He deliberates for a second whether to continue the story. “Then we made love a couple times. Oh, and we were really high.”

“We dated for a little while, and then she was like, ‘Hey, you wanna get married?’  That way I could get a real green card – back then, the laws were different and if you were an illegal trying to marry a U.S. citizen you just had to pay a fine of a couple thousand dollars – but I was kind of nervous, you know. I was only, like, 21, and her family was from Georgia. Her dad was like the VP of Coke. It’s a funny story – we drove to Georgia so I could meet her parents, and we stopped in Las Vegas. I didn’t wanna stop, but her car broke down so we had to. And I was trying to rent a room and needed to show ID, but they wouldn’t take my green card! The real one! I was like, I knew the fakes were more real than the real ones, somehow.”

The marriage didn’t last. “I was young, and I kinda wanted to see other people. We talked about that in the beginning, that it might happen. I didn’t have that many girlfriends when I was growing up.” But he shows me her picture, which he keeps with him. “Man,” he sighs, “She was an angel.”  They keep in touch, though–she lives in San Francisco, close enough to keep in contact but worlds apart.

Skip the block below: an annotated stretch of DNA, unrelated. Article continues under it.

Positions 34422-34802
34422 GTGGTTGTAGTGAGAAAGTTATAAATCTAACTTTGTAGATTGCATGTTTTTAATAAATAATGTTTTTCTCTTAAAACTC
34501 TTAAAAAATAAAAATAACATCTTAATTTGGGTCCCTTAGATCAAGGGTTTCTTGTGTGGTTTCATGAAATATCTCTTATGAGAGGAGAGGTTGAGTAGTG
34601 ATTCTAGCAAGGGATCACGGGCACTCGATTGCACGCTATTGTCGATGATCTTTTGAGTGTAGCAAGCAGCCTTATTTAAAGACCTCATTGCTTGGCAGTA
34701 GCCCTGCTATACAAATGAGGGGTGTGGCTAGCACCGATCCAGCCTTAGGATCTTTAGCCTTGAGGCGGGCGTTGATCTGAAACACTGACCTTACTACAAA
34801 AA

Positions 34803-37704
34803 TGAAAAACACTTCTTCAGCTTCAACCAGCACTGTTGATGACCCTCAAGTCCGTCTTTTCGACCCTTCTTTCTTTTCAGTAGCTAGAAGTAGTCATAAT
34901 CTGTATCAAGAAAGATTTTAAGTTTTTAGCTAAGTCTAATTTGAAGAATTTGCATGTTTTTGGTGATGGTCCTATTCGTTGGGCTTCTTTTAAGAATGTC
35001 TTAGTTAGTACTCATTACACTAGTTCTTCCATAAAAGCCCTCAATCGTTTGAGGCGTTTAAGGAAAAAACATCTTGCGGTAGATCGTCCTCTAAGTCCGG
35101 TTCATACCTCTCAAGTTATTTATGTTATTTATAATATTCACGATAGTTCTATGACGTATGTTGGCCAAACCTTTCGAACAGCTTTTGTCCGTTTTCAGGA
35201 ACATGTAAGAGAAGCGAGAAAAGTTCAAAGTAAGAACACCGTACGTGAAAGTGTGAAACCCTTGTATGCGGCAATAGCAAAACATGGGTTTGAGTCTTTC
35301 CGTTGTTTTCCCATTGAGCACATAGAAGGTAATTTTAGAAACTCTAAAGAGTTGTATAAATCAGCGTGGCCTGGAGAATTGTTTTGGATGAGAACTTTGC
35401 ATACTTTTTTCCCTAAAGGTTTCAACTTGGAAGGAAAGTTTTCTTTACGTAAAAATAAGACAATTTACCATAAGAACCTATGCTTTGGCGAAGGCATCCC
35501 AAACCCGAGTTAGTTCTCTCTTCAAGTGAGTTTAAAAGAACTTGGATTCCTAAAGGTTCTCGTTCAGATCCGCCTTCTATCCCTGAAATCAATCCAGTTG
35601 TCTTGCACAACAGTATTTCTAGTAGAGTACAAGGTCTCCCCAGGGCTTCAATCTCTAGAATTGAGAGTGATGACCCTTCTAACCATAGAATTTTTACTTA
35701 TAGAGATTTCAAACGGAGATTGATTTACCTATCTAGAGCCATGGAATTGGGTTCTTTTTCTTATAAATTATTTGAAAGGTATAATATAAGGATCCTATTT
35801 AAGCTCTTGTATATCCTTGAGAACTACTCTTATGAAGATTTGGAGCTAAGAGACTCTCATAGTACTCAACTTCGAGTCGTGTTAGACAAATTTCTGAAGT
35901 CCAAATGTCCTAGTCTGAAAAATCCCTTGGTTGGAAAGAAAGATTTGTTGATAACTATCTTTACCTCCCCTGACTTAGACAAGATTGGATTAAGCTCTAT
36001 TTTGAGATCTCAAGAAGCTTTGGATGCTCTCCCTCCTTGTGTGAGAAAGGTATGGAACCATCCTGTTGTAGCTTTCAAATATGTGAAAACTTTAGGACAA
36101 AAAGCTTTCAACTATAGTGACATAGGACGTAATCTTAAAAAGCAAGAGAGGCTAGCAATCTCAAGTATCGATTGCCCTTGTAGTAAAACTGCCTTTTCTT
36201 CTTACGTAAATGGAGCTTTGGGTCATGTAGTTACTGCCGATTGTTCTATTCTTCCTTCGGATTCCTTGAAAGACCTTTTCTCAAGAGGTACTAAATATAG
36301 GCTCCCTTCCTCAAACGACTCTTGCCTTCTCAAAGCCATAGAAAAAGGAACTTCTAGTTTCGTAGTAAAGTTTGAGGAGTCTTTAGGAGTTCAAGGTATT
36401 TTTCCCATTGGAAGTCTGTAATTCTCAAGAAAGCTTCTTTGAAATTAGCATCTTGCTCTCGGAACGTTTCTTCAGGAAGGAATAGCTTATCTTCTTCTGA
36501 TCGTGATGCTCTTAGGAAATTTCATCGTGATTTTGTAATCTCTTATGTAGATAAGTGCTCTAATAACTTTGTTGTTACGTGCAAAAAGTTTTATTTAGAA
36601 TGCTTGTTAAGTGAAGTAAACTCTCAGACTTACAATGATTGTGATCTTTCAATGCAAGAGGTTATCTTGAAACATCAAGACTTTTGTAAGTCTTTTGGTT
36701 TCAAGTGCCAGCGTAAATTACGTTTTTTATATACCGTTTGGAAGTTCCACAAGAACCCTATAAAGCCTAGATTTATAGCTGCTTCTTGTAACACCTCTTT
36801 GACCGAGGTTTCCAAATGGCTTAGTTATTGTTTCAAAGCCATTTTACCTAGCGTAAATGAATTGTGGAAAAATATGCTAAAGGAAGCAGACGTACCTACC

Chuch’s momentum has slowed down from a torrent to a trickle. I have no doubt that a cup of coffee would revive him, but I’ve got enough to sort through. We’re both slightly dazed, too–he because he doesn’t really have the chance to sit down and talk about all of this, and I because I had never heard an immigration story like this before. To be sure, his story isn’t over yet. Oakland has been good to him for the last ten years or so but he is always talking about travel (he’s been around Europe for a little bit, next on the list is Brazil) and lately about starting his own food business.

So we get our things together and start heading back to Whole Foods to pick up his bicycle. He points at one of his co-workers and tells me, “That big guy over there? He used to keep talking shit in the back, so one day I decided to wrestle with him. Took his back and choked him. He didn’t talk to me for in, two months.”

Keep on scratching the lion’s balls, Chuch.

patrick miller